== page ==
At the recent SMX conference, I was in the conference hotel elevator, and a fellow rider asked me what I did for a living. My answer? I told him that it is hard to explain what I do. So drew him a quick diagram, as follows:
I then told him that I am a Web developer who makes website content easier to find via the commercial Web search engines, like in the green part of this diagram.
However, as you can see in this diagram, I don’t design for search engines only. I also understand what people search for, and what they expect to see on webpages after they click on a link from Google, Yahoo, or Bing.
That is quite a mouthful (and an eyeful), isn’t it?
As hard as I try, I just can’t seem to explain search engine optimization easily on an elevator, at least not without a diagram.
Nevertheless, I have used this diagram for quite some time now, to explain what it is that I do for my client websites.
The Perceived Definition of Search Engine Optimization
Many people have preconceived ideas about SEO, and I try to surface those preconceptions with a short quiz question:
True or false: A search-engine friendly website is a website that is written, designed, architected, and programmed for primarily for top search engine positions.
I have presented this question at the beginning of my Search-Engine Friendly Web Design session at search engine conferences worldwide since1999. I pose this question to understand the audience’s mindset.
Are they there to understand purely how to make sites rank, or do they really want to learn many of the “it depends” that are involved with the optimization process?
Recently, I realized that part of my problem is how many of my colleagues and I have defined search engine optimization over the years. Even in my own book, When Search Meets Web Usability, I realized that I left out searchers in my own definition:
Search engine optimization is the process of designing, writing, coding (in HTML), scripting, and programming an entire website so that there is a good chance that web-page listings will appear in web search results for selected keywords.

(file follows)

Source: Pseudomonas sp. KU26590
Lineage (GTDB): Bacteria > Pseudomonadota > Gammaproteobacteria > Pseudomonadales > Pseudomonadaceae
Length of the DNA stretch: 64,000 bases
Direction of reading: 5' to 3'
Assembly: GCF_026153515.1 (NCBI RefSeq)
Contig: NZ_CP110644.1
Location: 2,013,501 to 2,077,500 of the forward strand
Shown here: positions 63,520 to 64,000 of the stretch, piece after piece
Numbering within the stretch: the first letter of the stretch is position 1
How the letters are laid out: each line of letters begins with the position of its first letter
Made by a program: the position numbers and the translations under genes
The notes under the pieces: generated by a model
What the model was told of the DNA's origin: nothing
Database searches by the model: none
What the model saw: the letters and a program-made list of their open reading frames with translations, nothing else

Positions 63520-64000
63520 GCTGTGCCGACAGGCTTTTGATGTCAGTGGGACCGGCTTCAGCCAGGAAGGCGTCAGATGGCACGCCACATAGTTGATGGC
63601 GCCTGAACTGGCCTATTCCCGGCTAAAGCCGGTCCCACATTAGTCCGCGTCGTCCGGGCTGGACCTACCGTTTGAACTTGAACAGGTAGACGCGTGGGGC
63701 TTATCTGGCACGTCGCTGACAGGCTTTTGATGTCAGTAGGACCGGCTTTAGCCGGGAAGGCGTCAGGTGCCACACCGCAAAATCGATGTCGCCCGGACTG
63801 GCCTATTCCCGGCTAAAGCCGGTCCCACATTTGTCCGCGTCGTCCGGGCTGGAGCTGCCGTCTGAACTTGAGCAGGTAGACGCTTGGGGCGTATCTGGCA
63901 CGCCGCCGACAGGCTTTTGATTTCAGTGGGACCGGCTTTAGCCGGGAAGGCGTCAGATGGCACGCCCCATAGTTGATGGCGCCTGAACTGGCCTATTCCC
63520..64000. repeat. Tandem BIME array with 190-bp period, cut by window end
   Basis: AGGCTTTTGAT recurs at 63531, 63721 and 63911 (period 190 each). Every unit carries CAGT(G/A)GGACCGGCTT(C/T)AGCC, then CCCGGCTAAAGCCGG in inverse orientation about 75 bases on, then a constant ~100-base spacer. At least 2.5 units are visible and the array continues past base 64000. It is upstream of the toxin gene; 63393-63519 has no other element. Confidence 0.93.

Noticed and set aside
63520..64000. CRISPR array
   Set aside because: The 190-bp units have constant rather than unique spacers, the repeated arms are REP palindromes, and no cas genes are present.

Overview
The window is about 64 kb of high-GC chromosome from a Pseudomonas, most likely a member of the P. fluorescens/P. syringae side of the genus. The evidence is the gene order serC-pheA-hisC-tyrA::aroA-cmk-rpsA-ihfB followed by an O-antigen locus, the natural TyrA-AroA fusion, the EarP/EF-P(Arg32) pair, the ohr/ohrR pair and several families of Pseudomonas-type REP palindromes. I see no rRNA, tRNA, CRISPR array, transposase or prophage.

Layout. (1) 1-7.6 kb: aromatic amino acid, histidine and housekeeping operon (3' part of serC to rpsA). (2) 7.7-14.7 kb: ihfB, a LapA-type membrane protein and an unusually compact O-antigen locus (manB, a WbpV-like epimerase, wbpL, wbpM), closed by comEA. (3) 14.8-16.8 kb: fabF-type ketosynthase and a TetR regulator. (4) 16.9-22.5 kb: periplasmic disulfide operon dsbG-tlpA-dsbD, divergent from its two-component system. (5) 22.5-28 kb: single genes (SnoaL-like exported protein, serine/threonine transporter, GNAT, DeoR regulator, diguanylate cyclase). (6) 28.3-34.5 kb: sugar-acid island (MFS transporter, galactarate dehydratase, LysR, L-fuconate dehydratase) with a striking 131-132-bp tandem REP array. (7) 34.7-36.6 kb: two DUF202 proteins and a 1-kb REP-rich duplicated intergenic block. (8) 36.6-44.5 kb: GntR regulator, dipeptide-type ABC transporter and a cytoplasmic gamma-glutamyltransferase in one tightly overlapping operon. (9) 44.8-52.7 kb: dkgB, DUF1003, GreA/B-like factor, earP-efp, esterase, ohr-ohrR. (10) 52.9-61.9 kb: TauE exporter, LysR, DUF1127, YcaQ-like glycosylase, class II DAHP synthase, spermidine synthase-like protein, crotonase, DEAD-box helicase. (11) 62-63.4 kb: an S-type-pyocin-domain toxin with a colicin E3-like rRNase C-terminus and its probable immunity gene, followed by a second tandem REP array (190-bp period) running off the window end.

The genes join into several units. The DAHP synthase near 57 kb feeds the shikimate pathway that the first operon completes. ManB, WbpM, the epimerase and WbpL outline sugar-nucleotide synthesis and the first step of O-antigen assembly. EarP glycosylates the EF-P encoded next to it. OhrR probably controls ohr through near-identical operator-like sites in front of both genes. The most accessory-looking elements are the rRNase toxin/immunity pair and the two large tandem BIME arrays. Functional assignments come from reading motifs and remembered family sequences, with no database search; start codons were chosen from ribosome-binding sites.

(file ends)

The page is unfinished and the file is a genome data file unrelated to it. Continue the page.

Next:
From Thurow, S. and Musica, N. (2009). When Search Meets Web Usability. Berkeley, CA: New Riders, p. 5.
For all of my harping-and-hemming-and-hawing about users for many years, you’d think that I’d include searchers and user-centered design (UCD) in my definition. But I didn’t.
Perhaps that is the reason why so many people misunderstand search engine optimization. We unknowingly take the searcher out of SEO.
User-Centered Design Is Not SEO
For years, many SEO professionals have touted that user-centered design is naturally search-engine friendly.
But as my noteworthy colleague Danny Sullivan has pointed out to me for many years, a perfectly user-friendly website just might not be accessible to the commercial Web search engines. There is still plenty of great in the “invisible Web” that isn’t accessible to both searchers and search engines.
Danny is right. SEO helps to alleviate that problem by providing accessibility and limiting duplicate content delivery.
Technology-Centered Design Is Also Not SEO
One of my biggest beefs with the SEO industry is that “advanced SEO” has come to mean technical SEO. When in reality, copywriters, information architects, usability professionals, and link developers have plenty of “advanced” SEO skills, some skills that technical SEOs might not possess.
Additionally, if you look at this slightly updated diagram, I often find that a great number of search engine spammers fall into the technology-centered design category.
Of course, I do not believe that all technical SEOs discount searchers – not at all. So what is it I am trying to say?
My Elevator Pitch
My elevator pitch was this diagram. I have been excited about SEO as a legitimate industry and field of study since 1995 because I believe it merges user-centered design and technology-centered design.
At the 2011 IA Summit, usability guru Jared Spool gave a presentation on The Most Valuable UX Person in the World.
In his presentation, he said that he believed that the most valuable UX people in the future are people whose skills combine the human experience with technology. Guess what? That’s us – search engine optimizers, SEO hybrids. I was thrilled to know that we are a critical part of the future of user experience.
In the meantime, I will have a somewhat difficult time explaining what an SEO hybrid is as well as SEO in elevators. My diagram helps me explain what we do for a living.
What’s your elevator pitch? How do you explain SEO to others?
Opinions expressed in the article are those of the guest author and not necessarily Search Engine Land.